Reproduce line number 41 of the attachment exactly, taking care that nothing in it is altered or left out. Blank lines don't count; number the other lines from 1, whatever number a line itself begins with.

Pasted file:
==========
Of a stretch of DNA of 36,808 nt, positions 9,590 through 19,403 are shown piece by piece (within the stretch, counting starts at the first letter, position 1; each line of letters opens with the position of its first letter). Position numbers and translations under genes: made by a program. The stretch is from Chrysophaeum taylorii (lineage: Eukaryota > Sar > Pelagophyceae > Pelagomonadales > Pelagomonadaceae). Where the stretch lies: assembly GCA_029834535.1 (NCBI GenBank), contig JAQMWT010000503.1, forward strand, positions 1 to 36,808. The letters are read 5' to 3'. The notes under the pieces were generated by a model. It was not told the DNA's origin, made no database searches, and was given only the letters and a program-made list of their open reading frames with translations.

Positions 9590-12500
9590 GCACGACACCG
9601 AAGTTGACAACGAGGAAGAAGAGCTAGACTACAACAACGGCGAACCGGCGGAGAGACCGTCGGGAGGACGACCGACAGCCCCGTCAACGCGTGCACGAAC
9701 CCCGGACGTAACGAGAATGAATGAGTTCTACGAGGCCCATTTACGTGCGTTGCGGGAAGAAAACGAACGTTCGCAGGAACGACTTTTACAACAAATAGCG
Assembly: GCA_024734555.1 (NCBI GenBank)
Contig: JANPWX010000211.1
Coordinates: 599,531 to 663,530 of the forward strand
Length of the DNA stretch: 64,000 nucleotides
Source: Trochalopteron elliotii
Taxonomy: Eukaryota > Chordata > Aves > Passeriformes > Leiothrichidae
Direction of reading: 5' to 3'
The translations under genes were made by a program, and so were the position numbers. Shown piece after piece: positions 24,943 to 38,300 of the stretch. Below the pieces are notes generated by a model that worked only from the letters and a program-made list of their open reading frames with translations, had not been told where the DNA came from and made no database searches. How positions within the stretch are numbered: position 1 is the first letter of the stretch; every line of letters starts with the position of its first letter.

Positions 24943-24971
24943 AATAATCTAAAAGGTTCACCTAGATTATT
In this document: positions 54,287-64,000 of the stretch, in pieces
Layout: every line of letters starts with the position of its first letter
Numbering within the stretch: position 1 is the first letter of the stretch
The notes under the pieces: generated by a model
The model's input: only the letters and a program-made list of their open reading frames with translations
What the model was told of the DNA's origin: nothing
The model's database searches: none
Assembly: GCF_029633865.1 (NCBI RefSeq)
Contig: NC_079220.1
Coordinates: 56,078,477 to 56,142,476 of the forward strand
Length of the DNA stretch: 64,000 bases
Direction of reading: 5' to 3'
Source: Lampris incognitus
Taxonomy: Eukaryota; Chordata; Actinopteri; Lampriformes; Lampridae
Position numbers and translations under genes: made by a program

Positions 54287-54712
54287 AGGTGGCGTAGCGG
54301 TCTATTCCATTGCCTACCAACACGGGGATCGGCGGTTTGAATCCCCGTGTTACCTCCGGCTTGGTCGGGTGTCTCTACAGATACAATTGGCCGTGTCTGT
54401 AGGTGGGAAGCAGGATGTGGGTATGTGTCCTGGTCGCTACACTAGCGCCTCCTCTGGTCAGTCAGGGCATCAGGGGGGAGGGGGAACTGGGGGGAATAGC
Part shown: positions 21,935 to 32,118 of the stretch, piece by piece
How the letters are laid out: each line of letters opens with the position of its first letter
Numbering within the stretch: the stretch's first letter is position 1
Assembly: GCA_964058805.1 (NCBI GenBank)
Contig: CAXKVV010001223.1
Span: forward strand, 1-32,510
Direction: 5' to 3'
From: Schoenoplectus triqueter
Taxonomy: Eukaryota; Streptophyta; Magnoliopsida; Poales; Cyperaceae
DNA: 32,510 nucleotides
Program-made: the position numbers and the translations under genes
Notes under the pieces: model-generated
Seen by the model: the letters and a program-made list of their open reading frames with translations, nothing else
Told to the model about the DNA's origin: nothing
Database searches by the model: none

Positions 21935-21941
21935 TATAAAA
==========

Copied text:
Direction: 5' to 3'